On World Suicide Prevention Day, the TTC and Distress Centres of Greater Toronto announced a new outreach and support program to assist riders who witness suicides and attempts on subway routes. While ATU Local 113 agrees with the purpose and goals of this initiative, the TTC has yet again neglected an important part of the issue: the worker.
There is no disputing that suicides are an absolute tragedy that can have serious effects on witnesses.
That trauma can be multiplied as the operator of a subway train entering a station and having to experience such a tragedy. It can also be traumatic for workers who typically perform track repair duties.
As the stigma regarding mental health issues decreases, more TTC workers are coming forward acknowledging that they need help. Workers are being diagnosed with varying degrees of PTSD and need access to resources they have never needed to seek before.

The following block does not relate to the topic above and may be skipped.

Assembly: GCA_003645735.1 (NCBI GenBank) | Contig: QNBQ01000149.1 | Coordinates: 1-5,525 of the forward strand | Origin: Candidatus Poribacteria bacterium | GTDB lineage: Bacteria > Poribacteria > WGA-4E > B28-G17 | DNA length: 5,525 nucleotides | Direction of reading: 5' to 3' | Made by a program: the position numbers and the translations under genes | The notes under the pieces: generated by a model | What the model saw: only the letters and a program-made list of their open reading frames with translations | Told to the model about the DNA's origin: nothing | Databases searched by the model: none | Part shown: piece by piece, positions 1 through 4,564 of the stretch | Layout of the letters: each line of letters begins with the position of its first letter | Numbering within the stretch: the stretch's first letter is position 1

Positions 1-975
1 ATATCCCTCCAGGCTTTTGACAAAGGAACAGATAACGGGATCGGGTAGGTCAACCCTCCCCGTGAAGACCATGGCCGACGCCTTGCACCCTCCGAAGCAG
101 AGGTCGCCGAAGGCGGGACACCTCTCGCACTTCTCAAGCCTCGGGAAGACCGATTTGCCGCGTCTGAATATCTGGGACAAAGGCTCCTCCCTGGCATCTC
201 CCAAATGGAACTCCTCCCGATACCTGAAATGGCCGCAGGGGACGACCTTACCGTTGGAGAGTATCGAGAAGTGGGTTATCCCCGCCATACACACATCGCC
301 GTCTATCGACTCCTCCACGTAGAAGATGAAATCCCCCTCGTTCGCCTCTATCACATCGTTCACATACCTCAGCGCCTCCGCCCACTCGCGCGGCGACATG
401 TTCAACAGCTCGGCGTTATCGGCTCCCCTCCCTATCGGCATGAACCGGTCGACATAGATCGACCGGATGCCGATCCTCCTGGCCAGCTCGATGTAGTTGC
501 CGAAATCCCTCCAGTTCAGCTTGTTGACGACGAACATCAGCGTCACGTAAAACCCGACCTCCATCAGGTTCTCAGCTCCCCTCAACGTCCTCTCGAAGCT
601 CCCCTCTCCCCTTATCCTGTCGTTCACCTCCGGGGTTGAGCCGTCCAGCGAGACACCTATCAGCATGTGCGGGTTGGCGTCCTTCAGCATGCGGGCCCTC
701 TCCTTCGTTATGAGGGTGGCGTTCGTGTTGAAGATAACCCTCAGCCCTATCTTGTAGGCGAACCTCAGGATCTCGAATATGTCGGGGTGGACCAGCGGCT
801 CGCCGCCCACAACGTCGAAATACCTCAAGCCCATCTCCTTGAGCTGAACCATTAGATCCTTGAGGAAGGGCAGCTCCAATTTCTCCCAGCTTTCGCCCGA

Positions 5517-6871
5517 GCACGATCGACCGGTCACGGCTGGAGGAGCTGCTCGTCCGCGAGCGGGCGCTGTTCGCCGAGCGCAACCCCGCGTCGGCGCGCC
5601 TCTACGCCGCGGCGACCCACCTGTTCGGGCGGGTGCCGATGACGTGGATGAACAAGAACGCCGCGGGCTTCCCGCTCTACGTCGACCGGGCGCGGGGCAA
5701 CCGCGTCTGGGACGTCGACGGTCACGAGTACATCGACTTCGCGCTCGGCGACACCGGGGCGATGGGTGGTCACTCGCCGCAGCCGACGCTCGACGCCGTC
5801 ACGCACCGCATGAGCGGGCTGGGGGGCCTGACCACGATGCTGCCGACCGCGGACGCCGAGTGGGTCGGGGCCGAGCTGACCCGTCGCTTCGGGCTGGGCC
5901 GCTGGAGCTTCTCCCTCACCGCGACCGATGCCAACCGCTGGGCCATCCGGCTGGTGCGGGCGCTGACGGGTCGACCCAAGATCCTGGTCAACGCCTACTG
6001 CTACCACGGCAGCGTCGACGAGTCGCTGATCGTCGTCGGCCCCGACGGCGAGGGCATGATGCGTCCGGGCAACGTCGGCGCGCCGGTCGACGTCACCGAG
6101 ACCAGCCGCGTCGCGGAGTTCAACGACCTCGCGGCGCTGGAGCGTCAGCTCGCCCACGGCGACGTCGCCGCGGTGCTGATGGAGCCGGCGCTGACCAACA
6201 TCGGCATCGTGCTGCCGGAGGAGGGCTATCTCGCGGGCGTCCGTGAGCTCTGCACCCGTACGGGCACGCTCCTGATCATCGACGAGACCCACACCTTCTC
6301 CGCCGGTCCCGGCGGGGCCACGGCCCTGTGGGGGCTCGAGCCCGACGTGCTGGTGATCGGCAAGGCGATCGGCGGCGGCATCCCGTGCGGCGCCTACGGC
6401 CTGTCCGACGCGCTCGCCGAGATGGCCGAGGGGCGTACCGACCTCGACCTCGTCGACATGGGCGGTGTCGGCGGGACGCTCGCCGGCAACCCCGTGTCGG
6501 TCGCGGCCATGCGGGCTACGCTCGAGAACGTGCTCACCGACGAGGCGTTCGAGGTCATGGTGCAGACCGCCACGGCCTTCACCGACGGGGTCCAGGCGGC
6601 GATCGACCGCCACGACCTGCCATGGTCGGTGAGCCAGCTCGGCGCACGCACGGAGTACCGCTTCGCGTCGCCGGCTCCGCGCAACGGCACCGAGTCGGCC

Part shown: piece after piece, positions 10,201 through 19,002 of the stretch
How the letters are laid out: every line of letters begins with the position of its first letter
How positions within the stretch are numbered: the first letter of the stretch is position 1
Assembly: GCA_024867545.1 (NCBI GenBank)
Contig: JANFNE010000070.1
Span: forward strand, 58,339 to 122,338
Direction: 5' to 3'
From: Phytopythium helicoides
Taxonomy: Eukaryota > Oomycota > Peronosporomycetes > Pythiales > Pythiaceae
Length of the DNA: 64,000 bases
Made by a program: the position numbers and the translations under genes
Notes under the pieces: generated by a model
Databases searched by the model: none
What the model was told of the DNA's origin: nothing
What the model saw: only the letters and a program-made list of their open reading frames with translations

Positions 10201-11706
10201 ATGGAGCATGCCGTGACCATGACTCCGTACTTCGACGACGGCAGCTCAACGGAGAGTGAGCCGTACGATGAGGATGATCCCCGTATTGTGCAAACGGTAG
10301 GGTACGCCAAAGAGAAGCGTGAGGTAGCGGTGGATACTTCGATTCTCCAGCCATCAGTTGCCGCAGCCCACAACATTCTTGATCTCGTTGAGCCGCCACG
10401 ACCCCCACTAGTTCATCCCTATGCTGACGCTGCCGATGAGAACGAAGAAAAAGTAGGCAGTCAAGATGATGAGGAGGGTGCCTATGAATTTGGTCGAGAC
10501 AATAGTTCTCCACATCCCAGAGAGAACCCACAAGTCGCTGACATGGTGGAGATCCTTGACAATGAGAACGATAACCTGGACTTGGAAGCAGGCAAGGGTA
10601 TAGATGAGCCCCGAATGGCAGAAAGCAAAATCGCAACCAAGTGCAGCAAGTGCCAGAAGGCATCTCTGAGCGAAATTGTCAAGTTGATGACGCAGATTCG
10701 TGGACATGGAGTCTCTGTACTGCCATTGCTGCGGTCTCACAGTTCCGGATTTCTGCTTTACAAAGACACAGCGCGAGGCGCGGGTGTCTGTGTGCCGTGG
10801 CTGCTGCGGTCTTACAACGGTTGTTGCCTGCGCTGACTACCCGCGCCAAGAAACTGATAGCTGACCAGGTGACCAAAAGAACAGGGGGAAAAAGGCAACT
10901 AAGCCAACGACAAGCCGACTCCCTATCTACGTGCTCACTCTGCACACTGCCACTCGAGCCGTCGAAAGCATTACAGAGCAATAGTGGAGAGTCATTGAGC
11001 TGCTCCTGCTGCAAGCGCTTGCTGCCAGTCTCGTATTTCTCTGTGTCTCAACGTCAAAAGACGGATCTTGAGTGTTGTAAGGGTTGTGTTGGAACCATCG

On May 3, 2019, ATU Local 113 reached out to the TTC to form a partnership to expand Peer Support, getting the Joint Health and Safety Committees involved in worker outreach, dealing with PTSD in the workplace and the special circumstances affecting those employees dealing with the aftermath of a subway suicide.
ATU Local 113 wanted to collaborate with the TTC and form a Peer Group Committee. We wanted the TTC to step up and show their employees the same care and concern that they are showing the public today. As of this date, these requests have gone unanswered. No reply to the letter, no telephone call, no email.
Today’s announcement is good news for the public, but does not address the profound effects suicides have on workers.
We call on the TTC to build on today’s initiative to also protect workers.